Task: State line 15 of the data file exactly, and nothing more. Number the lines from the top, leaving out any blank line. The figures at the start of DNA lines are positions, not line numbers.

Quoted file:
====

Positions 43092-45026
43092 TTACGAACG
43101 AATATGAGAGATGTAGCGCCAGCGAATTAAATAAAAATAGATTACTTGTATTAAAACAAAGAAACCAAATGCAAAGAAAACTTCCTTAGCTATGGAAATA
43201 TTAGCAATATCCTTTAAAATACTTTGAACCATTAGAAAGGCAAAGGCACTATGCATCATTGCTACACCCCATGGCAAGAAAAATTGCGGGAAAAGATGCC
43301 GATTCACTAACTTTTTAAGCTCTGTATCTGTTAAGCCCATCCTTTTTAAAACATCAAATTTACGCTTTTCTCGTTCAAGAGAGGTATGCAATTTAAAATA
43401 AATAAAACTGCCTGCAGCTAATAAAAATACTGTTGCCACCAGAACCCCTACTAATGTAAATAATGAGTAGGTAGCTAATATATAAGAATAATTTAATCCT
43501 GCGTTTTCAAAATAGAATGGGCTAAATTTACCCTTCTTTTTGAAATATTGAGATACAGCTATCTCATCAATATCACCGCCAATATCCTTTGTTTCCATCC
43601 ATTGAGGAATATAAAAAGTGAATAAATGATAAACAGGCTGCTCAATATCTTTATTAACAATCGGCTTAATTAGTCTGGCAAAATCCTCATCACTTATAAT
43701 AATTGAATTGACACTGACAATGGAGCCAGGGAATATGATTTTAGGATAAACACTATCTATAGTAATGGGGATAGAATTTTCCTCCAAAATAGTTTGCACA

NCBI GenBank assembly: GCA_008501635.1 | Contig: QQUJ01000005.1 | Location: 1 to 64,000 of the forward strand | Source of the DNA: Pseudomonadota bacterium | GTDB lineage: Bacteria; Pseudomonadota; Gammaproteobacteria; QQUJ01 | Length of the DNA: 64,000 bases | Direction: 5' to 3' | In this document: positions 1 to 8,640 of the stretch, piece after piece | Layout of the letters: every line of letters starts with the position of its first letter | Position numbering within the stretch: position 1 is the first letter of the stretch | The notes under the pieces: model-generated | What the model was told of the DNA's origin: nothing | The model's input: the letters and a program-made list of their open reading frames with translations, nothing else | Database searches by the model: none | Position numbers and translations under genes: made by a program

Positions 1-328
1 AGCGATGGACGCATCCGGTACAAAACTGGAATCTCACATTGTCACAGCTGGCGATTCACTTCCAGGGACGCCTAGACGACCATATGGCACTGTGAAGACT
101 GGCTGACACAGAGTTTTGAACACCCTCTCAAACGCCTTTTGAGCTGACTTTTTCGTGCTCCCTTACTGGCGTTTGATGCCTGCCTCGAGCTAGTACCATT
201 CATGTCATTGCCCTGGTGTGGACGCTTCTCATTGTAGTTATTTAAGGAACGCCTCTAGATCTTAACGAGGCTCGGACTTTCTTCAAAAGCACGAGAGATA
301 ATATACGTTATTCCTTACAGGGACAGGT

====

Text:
301 ATATACGTTATTCCTTACAGGGACAGGT